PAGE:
In opposition to the motion to dismiss this claim, plaintiffs relied on United States v. Jones, 678 F.3d 293 (4th Cir. 2012). That reliance was entirely misplaced, however, because Jones is easily distinguishable. In Jones, a marked police car turned around to follow the defendant's car and the police proceeded to follow the car for blocks, closely enough to look for traffic violations. Although the police did not observe any traffic violations, when the car pulled into a private driveway, the police parked the cruiser in such a way as to block the defendant's car from leaving the scene. The police officers then “quickly approached Jones by the driver's side of his car.” Id. at 300, 305. Thus, the court held that the facts “lacked a traditional hallmark of a police-citizen consensual encounter: the seemingly routine approach of the police officer.” Id. at 300 (citation omitted).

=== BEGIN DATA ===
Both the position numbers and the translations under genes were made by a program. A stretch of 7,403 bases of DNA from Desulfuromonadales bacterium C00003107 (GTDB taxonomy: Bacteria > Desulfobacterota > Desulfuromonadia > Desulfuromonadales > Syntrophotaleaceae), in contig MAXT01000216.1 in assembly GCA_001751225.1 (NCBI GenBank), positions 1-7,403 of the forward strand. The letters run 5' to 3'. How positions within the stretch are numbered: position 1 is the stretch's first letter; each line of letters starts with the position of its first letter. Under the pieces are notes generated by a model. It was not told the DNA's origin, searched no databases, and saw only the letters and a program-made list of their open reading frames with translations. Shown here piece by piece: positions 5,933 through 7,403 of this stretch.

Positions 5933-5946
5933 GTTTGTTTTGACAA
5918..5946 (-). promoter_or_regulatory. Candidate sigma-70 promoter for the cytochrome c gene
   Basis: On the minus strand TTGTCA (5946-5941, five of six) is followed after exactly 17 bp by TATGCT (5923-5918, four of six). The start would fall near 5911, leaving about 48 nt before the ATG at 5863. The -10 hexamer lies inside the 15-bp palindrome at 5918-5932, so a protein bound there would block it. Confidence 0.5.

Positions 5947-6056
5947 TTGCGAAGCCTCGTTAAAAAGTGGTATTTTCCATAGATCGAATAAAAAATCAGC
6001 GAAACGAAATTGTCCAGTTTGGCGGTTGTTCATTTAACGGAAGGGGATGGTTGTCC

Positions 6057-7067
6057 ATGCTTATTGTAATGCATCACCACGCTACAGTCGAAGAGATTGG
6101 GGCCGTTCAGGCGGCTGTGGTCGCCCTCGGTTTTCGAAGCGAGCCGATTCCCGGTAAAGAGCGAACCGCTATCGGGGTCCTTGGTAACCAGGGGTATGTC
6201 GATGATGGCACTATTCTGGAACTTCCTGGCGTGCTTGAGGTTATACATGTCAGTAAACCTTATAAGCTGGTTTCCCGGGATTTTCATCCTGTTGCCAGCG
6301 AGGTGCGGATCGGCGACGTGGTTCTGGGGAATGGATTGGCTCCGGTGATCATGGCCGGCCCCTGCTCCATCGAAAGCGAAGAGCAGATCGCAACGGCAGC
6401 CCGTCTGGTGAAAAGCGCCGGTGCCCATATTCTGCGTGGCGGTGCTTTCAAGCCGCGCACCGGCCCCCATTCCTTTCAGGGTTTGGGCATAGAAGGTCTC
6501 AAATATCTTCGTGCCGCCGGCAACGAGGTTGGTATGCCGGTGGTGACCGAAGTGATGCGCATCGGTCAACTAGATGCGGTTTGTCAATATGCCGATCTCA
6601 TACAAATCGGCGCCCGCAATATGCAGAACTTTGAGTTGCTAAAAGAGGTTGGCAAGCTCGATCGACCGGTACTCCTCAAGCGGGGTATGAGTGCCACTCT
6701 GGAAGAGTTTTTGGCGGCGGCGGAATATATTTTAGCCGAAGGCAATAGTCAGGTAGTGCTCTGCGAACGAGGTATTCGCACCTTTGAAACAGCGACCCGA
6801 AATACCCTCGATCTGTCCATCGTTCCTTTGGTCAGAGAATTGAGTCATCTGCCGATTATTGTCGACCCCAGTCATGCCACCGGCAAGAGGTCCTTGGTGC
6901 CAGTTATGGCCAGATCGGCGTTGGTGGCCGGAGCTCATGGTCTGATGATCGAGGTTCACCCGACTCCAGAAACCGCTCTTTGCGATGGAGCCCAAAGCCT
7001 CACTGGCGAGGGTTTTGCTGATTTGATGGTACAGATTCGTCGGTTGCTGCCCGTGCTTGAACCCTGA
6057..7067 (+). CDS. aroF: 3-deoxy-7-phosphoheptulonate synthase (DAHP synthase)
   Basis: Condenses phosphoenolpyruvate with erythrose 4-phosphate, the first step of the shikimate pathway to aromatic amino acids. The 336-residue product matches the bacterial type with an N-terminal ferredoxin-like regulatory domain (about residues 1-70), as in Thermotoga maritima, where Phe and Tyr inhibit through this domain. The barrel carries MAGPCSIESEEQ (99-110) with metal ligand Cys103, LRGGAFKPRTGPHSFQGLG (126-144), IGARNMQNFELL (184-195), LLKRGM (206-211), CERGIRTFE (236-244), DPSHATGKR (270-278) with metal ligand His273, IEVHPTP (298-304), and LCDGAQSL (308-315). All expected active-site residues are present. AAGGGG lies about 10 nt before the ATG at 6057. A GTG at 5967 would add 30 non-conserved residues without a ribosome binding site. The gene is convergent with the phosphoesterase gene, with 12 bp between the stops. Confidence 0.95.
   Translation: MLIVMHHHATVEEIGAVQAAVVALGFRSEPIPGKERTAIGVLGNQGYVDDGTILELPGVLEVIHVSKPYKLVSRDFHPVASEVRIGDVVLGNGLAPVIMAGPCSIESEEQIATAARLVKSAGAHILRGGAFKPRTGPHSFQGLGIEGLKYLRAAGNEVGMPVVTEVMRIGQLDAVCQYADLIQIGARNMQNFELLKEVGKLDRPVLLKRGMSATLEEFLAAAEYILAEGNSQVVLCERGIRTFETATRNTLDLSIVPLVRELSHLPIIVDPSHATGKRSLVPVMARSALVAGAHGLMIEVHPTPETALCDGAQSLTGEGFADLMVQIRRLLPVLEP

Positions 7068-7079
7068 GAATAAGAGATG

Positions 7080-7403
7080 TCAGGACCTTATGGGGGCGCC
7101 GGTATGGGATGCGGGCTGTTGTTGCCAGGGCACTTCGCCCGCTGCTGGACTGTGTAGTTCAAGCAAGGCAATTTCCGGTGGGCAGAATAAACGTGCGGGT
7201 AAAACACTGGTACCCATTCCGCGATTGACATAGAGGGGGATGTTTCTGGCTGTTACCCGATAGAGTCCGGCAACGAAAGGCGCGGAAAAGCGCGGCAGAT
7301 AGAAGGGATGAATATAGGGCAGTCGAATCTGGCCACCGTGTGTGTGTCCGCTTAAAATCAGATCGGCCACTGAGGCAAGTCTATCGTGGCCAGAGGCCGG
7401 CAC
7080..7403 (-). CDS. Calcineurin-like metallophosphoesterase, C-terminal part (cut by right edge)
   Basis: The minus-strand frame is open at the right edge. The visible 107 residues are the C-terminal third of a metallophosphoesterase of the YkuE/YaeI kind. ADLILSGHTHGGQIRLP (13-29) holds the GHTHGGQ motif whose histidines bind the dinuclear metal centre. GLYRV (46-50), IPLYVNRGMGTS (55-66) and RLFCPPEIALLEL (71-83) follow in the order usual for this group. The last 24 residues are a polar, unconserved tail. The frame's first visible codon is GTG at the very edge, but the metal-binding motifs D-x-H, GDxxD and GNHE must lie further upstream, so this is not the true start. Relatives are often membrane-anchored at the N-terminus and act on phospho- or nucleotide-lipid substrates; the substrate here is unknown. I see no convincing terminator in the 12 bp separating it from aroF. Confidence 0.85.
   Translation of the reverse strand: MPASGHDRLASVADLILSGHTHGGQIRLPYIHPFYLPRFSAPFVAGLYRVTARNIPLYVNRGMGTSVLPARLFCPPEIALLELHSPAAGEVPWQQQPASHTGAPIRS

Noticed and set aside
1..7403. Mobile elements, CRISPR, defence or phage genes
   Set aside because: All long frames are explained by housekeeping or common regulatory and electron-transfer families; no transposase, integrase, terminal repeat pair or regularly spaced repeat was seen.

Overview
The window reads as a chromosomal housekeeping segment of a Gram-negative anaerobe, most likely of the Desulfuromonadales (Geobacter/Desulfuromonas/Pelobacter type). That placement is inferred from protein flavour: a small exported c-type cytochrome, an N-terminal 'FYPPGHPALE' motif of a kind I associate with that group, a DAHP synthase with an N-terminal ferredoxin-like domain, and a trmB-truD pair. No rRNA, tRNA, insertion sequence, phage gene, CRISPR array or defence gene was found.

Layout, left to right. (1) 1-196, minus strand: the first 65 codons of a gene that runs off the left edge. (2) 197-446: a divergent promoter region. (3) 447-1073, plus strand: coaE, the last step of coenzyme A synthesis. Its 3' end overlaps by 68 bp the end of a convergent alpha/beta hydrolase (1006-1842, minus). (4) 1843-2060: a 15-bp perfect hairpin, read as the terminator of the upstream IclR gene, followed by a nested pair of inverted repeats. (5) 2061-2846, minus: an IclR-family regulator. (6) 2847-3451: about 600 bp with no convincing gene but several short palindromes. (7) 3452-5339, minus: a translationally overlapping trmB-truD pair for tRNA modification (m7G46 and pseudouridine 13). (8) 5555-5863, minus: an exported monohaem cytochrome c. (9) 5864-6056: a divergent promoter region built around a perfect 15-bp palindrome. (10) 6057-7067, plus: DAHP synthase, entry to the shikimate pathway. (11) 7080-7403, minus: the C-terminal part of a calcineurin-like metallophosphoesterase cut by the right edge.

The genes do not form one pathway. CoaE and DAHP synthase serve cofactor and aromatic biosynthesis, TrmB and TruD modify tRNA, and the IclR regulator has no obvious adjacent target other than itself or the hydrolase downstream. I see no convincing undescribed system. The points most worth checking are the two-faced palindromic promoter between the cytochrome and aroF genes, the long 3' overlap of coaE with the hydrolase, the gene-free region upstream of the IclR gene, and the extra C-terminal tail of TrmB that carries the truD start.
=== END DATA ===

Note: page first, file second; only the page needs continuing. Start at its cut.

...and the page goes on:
Critically, the Jones court discussed a number of cases that reached the opposite conclusion, i.e., that there was no seizure, and it distinguished them from the facts before it. Those cases are closer to the facts here, although even those cases showed something more akin to a seizure than what allegedly occurred here. The Jones court explained: